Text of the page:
Network Address Translation (NAT): UVMs that want to communicate with AHV/CVM/PC and Azure resources will flow though the external Network card on the Flow Gateway VM. The NAT provided uses native Azure address to ensure routing to all resources. User defined routes in Azure can be used to talk directly to Azure resources if using a NAT is not preferred. This allows for fresh installs to communicate with Azure right away but also gives customers options for more advanced configurations.
The hosts running on baremetal in Azure are traditional AHV hosts, and thus leverage the same OVS based network stack.
The following shows a high-level overview of a Azure AHV host’s OVS stack:
NC2 on Azure - Host Networking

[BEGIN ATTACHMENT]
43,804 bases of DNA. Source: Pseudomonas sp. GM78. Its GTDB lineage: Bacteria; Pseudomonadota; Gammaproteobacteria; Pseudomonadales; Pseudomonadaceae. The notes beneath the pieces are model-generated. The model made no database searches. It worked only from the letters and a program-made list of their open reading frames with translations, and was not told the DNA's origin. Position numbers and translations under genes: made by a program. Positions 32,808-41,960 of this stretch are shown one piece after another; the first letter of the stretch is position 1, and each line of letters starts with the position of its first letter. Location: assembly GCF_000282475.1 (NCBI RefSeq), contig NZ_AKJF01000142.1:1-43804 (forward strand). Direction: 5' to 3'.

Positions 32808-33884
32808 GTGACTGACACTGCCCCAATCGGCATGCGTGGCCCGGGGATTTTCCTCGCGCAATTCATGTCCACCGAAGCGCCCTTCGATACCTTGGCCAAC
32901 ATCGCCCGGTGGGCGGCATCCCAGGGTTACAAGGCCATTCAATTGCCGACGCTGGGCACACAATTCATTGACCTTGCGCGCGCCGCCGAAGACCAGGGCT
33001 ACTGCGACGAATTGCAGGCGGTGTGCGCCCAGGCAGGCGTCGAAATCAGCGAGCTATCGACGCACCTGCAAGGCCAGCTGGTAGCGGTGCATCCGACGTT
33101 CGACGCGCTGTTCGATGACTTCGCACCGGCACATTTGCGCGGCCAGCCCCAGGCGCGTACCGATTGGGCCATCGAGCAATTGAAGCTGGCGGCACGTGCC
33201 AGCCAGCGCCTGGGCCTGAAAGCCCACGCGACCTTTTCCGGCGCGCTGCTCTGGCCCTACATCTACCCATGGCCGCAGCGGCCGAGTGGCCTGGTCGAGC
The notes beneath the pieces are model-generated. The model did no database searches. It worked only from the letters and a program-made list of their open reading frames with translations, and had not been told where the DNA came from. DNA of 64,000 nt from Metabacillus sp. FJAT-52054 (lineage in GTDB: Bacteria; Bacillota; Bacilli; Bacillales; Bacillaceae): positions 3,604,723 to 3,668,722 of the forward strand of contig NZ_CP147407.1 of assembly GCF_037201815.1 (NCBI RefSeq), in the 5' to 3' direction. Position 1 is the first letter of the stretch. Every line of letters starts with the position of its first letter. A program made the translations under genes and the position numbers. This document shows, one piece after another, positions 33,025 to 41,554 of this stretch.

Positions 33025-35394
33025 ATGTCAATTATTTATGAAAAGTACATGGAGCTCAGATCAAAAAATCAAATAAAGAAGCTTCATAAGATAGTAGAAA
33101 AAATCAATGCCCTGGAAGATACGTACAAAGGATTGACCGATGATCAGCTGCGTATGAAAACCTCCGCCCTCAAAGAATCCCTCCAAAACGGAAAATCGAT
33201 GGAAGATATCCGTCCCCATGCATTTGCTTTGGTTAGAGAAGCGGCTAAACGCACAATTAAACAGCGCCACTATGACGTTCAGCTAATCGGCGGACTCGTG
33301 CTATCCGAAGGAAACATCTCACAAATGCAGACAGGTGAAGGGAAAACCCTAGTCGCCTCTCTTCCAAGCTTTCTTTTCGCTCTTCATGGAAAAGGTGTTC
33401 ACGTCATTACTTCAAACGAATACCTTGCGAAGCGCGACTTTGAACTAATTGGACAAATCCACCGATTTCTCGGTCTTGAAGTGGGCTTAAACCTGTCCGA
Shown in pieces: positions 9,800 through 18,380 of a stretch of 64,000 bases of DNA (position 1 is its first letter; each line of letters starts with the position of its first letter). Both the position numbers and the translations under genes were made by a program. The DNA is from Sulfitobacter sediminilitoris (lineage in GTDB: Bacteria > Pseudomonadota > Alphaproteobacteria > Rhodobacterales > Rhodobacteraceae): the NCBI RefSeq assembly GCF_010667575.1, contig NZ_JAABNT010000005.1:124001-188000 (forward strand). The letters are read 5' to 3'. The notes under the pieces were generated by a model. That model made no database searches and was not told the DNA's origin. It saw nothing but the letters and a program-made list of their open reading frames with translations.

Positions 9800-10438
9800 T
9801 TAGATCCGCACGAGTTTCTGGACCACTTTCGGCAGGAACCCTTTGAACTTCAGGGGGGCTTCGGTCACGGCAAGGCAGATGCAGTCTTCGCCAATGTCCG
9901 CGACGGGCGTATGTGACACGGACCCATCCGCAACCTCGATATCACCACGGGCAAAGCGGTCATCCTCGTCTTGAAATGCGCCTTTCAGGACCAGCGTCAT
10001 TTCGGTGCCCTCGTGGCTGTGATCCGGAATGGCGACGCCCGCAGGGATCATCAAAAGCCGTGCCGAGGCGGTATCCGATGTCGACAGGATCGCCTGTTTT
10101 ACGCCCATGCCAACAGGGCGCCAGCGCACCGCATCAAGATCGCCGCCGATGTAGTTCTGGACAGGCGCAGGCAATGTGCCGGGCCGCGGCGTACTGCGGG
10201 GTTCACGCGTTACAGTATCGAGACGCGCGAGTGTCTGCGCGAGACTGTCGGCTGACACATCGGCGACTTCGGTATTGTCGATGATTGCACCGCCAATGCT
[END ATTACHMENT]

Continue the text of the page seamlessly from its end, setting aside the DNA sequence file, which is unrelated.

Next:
Nutanix’s Open vSwitch implementation is very similar to the on-premises implementation. The above diagrams shows an internal architecture of the AHV that is deployed onto the bare-metal. Br0 bridge will split traffic between br0.cluster (AHV/CVM IPs) and br0.uvms(User VMs IPs).
For AHV/CVM traffic via br0.cluster, it will be a simple pass-through to br0.azure bridge, with no modification to data packets. The top of rack switching is providing the security for br0.cluster traffic. For UVM IPs traffic will flow via br0.uvms, OVS rules would be installed for vlan-id translation and pass-through traffic to br0.azure.
br0.azure will have OVS bond br0.azure-up which will form a bonded interface with bare-metal attached physical nics. Thus, br0.azure hides the bonded interface from br0.uvms and br0.cluster.